The photographs of Vivian Maier (1926–2009) caused a sensation shortly after they were discovered in an abandoned storage locker in 2007. The story of this North Shore nanny-turned–street photographer is now legendary. Notoriously private about her photographic work, she amassed some 100,000 negatives and 3,000 prints over her lifetime.
A new exhibition at Corbett vs. Dempsey, “Vivian Maier: Vintage Prints,” presents a collection of 54 original photographic prints culled from a private collection. The show contrasts with earlier Maier exhibitions that displayed mostly new prints scanned from her negatives. But “Vintage Prints” emphasizes Maier’s “working images”—many of which appear to have been home processed by Maier herself. Their intimate scale, brownish patinas and irregular margins—cropped to emphasize certain formal or compositional concerns—all provide clues to Maier’s original artistic intent.
The photographic prints reveal an artist who produced amazingly strong compositions on the fly. “She had an incredible formal sense for a street photographer,” says co-owner and gallery director Jim Dempsey. Her Untitled (self portrait) (no date) is representative of Maier’s masterful balancing of dark and light, shape and line, foreground and background, all within a well-conceived asymmetrical composition.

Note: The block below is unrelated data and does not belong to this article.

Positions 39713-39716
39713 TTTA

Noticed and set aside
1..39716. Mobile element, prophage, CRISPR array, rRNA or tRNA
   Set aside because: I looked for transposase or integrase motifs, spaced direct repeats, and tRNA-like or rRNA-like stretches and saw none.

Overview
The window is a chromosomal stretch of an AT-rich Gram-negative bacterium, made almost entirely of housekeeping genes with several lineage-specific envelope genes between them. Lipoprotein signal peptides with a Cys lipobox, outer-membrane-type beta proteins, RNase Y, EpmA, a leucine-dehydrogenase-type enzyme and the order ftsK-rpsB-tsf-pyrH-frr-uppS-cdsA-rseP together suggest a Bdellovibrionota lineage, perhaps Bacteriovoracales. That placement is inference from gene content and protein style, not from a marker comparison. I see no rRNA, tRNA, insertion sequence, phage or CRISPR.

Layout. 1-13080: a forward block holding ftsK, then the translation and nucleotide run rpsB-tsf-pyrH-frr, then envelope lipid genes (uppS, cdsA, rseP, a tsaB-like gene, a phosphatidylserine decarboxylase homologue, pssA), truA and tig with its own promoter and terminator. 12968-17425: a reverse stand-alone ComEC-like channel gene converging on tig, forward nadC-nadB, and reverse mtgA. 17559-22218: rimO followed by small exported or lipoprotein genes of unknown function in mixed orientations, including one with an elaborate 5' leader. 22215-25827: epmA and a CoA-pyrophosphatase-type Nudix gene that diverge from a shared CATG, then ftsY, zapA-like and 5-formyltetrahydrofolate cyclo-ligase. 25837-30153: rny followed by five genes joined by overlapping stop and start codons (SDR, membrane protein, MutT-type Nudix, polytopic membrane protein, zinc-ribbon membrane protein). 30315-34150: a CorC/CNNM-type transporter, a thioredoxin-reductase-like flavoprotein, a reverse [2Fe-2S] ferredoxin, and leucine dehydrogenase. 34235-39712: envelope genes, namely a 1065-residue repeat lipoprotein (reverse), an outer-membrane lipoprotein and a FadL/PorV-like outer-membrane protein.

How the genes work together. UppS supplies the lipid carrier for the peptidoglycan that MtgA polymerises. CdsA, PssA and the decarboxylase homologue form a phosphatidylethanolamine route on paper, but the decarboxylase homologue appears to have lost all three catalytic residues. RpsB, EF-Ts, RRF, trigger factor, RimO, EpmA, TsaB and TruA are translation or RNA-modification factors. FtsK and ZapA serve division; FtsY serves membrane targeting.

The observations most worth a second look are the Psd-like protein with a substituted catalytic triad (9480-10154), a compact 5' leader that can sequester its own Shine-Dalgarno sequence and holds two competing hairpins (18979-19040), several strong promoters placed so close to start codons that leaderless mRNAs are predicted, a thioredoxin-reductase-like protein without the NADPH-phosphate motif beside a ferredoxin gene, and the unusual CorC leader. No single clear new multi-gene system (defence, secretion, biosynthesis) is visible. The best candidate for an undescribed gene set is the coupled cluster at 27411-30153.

Maier had a talent for capturing the personalities of random people she met on the street. Looking at face after face—sleeping hobos, mischievous children, worried old women, serious businessmen—I wondered, who were these people? What were their stories? We’re left with only silent, compelling images, reflective of the enigmatic photographer herself.